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Ghasemi Pirbalouti A.,Islamic Azad University | Ghahfarokhi B.B.,Islamic Azad University | Ghahfarokhi S.A.M.,Research Center for Agriculture and Natural Resource | Malekpoor F.,Islamic Azad University
Industrial Crops and Products | Year: 2015

Valeriana sisymbriifolia Vahl., as an Iranian endemic plant belongs to the family Valerianaceae, is widely distributed in the alpine regions of Iran. This study was done to study phytochemical characteristics of essential oils from the aerial parts (leaves, stem, and flowers) and underground parts (roots and rhizomes) of V. sisymbriifolia collected from four natural habitats in Southwestern Iran. The essential oils from both parts of the plant analyzed by GC and GC/MS. Results indicated that there was no significant difference among various populations for essential oil yield, while there was significant difference (. p≤. 0.01) among different parts for oil yield. The essential oil yield of the roots and rhizomes of V. sisymbriifolia (0.25. ml/100. g dry matter) was higher than the aerial parts of the herb (0.08. ml/100. g dry matter). For interaction effects of population. ×. organ, the highest essential oil yield was obtained from the underground parts of the Choobin population with 0.32. ml/100. g dry matter. The major compounds in the essential oil from the aerial parts of V. sisymbriifolia were derivatives of phenol (. p-cresol) and valeric acid (. n-valeric acid and 3-methylvaleric acid). While, hydrocarbon monoterpenes (α-pinene and camphene), oxygenated monoterpenes (borneol and bornyl acetate), and hydrocarbon sesquiterpenes (. cis-α-bisabolene) were the main components identified in the roots of rhizomes of V. sisymbriifolia. In conclusion, the main source of variability in chemical composition and oil yield of the studied populations of V. sisymbriifolia seemed to be due to differences in harvested parts of the plant. In total, the essentialoilfrom the aerial parts and roots of V. sisymbriifolia couldbe serving a potentialsource of borneol, camphene, derivatives of valeric acid, and phenol, especially p-cresol and for use in food, cosmetic, and pharmaceutical industries. © 2014 Elsevier B.V.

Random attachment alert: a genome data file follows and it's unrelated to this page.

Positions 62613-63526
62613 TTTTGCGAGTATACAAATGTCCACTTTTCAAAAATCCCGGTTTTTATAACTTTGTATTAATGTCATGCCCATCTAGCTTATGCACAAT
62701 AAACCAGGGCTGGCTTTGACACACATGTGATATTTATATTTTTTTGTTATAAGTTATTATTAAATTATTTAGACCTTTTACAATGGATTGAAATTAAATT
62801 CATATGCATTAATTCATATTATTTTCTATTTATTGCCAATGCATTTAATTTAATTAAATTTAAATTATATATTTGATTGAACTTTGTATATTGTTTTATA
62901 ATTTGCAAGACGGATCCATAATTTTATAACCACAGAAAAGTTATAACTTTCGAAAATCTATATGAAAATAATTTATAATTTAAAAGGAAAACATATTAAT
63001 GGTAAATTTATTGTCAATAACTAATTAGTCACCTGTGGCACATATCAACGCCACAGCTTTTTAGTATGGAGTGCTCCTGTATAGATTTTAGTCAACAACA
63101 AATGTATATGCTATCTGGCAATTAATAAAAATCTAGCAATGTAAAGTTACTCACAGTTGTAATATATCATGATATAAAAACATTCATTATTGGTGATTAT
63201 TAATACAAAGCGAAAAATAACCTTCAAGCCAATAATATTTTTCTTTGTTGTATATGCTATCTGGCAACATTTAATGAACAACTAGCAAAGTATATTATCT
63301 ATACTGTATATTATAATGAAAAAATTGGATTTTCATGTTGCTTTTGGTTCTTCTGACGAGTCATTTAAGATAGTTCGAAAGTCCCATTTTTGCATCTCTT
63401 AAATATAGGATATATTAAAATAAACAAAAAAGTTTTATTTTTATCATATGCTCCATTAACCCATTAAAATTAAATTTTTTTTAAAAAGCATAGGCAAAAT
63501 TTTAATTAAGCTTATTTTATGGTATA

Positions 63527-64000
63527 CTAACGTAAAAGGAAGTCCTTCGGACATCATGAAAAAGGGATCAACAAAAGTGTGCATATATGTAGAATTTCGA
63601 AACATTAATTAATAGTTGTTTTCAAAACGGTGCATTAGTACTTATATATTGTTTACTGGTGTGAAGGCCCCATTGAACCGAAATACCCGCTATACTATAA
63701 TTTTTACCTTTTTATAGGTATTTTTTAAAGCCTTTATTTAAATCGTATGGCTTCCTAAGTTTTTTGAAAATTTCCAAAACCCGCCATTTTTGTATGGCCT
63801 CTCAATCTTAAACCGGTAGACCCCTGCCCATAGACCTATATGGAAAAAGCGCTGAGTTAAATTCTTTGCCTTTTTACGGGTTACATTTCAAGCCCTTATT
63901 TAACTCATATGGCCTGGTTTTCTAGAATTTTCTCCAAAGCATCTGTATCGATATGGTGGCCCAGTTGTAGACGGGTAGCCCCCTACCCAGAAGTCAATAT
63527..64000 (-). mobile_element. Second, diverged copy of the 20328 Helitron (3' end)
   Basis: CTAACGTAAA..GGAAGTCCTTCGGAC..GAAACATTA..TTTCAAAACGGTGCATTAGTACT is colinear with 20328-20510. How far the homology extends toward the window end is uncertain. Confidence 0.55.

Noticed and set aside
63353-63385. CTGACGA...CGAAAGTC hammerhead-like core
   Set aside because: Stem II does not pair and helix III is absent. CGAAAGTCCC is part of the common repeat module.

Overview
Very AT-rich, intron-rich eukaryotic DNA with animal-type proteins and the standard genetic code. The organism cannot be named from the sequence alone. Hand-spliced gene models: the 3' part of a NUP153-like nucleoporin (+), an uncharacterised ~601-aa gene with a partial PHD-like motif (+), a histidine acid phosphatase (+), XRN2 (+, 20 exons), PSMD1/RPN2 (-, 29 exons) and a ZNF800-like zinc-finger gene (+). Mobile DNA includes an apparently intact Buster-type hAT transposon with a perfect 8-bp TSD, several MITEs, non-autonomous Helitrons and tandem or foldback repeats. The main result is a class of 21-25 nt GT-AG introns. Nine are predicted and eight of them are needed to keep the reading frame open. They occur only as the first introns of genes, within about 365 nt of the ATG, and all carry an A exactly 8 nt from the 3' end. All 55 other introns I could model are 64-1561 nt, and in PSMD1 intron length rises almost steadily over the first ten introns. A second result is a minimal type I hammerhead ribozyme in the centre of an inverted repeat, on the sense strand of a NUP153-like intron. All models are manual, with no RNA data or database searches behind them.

Ajvad F.T.,Bu - Ali Sina University | Madadi H.,Bu - Ali Sina University | Gharali B.,Research Center for Agriculture and Natural Resource
Archives of Phytopathology and Plant Protection | Year: 2014

Intraguild predation (IGP) is an interaction that frequently occurs in natural enemy communities, especially aphidophagous predators. This research investigated IGP intensity between Episyrphus balteatus De Geer (Diptera: Syrphidae), with Hippodamia variegata Goeze (Coleoptera: Coccinellidae). Five predator combinations including second and third larvae of H. variegata and third instar larvae of E. balteatus plus control treatment (totally six treatments) were tested. The effect of IGP on cotton aphid, Aphis gossypii Glover (Hemiptera: Aphididae) population density was investigated on sweet pepper seedlings under laboratory microcosms. In most combinations, the third instar larvae of E. balteatus alone reduced an A. gossypii population more efficiently than ladybird larvae and their combinations. Furthermore, IGP between third instar of E. balteatus and second larvae of H. variegata was asymmetrical; second instar H. variegata larvae were always the intraguild prey for third instar E. balteatus. The obtained result showed that outcome of IGP interaction on cotton aphid density was non-additive. © 2013 © 2013 Taylor & Francis.

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